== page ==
Sunday, November 21, 2010

The Open Science unjournal

In this post I do something a little different than normal for this blog: I introduce a scientific unjournal called Open Science.  It doesn't exist, but it should.
What is an unjournal?
An unjournal is to journals what an unconference is to conferences.  To define what an unjournal is, take the first 2 sentences in the wikipedia entry on unconferences and substitute a few words:  "An unjournal is a facilitated, participant-driven journal centered on a theme or purpose. The term "unjournal" has been applied, or self-applied, to a wide range of publications that try to avoid one or more aspects of a conventional publishing, such as loss of copyright, high fees, [list your favorite pet-publishing-peeve here]."

Here are some frequently asked questions (FAQs) about Open Science:

How do I publish in Open Science?
The usual way is to deposit your manuscript on  Once you have completed the submission process the paper is given a time and date stamp and the paper is published and open for review (see next question).  While there is a recommended template available for the paper, there is no fixed formatIt is possible to upload all your raw data or link to the data if it is hosted elsewhere.  Experience has shown that this tends to increase the scores (see below) of your papers significantly.

You can also choose to publish the paper on any of the unjournal sites whose contents are linked to  These sites are often run by established publishers and offer more user-friendly interfaces, but may require a fee and may ask you to give up your copyright (though the content is open access by definition).

Is Open Science peer reviewed?
For a publication in an unjournal such as Open Science the question should be: is my article in Open Science peer reviewed?  That is in large part up to you.  The paper is open for online, non-anonymous, and completely transparent review and you have 2 months in which you can change the content of the article in response to the comments.  After the 2 month period you cannot change the content, but you can of course respond to new comments online.  For very serious criticisms you may want published a new Open Science article to respond.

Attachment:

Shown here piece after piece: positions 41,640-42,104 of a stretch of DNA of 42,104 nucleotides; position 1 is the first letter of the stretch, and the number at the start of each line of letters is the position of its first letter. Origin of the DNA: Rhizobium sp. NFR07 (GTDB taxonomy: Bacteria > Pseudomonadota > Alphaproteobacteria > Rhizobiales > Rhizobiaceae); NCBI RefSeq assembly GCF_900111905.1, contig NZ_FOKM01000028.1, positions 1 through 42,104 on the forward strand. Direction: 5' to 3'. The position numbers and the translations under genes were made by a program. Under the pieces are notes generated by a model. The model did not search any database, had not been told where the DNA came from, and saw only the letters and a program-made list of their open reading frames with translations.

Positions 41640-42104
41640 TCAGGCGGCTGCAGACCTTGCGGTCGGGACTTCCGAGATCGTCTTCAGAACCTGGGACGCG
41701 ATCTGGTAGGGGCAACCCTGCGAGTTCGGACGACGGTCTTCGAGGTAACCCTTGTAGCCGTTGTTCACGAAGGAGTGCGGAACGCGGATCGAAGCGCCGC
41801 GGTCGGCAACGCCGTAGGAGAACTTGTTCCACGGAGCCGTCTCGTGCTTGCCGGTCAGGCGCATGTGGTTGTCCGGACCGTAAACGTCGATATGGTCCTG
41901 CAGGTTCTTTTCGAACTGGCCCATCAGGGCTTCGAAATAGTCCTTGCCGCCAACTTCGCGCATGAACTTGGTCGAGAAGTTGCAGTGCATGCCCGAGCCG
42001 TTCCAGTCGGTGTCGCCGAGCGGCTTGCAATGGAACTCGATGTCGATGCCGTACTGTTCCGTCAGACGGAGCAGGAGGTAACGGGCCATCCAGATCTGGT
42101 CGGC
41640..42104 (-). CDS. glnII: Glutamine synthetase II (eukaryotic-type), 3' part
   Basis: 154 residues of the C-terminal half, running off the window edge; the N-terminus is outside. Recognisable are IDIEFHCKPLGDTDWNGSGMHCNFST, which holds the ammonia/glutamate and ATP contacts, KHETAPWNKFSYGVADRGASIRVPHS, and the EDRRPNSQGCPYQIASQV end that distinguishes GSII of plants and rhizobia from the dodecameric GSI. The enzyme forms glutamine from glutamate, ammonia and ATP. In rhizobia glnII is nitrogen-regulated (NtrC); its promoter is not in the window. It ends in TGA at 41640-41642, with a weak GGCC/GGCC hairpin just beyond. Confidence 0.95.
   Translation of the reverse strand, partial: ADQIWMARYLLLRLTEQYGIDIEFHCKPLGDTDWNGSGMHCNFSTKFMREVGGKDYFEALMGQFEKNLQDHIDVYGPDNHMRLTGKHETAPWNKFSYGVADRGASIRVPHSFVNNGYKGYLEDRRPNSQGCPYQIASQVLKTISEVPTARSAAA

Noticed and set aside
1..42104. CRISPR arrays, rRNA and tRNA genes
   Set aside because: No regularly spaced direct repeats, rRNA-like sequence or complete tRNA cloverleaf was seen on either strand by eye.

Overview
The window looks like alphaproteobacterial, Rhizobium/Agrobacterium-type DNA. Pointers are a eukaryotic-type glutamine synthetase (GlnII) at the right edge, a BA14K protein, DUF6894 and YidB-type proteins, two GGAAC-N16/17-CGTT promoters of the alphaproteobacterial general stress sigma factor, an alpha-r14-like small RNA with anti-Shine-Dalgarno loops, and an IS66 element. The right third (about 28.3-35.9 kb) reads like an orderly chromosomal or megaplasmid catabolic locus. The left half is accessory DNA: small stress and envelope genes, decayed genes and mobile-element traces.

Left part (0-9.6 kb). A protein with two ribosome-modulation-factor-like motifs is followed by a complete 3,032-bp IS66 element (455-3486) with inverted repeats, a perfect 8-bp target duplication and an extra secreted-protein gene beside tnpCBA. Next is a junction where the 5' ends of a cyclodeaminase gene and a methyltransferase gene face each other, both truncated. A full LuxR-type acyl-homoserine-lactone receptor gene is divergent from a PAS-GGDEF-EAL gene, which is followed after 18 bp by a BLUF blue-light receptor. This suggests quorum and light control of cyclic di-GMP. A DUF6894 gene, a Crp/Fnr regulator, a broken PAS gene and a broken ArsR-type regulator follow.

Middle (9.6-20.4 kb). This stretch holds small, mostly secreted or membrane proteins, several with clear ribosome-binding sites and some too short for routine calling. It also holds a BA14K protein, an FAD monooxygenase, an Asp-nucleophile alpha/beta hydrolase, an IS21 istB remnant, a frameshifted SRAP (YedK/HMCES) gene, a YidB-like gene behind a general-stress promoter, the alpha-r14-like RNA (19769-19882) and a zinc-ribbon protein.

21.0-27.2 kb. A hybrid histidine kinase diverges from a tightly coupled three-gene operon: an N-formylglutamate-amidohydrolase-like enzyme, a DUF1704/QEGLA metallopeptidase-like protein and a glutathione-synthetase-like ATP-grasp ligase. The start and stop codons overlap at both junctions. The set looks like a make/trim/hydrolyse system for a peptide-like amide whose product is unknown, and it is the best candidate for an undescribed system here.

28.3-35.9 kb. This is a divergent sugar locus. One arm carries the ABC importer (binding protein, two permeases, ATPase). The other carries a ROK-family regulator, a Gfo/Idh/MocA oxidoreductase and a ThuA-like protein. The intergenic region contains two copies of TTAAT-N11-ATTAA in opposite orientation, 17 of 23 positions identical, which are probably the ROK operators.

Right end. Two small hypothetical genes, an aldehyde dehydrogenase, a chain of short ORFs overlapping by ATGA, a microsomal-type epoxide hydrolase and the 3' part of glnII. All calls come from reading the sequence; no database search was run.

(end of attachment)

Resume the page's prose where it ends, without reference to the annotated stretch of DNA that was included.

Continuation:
It is up to you to solicit reviews, though any published author of a peer-reviewed paper (defined below) can review your paper during the 2 months review process.  Based on our experience only well-written and well-presented articles on scientifically interesting questions get reviewed.

An Open Science article is neither rejected nor accepted at the end of the review process.  Instead it receives an initial score (see next FAQ).  Obviously, any paper that does not generate a single review (or is reviewed but gets an initial score of 0) is not considered peer reviewed.

What is the impact factor of Open Science?
For a publication in an unjournal such as Open Science the question should be: what is the impact factor of my article in Open Science?  During the 2 months review process each reviewer gives the paper a score between 5 (good) and 0 (bad).  This score can be adjusted by the reviewers based on the changes you make within the first 2 months, after that it is fixed. The initial score for your paper is the average of all reviewers final scores.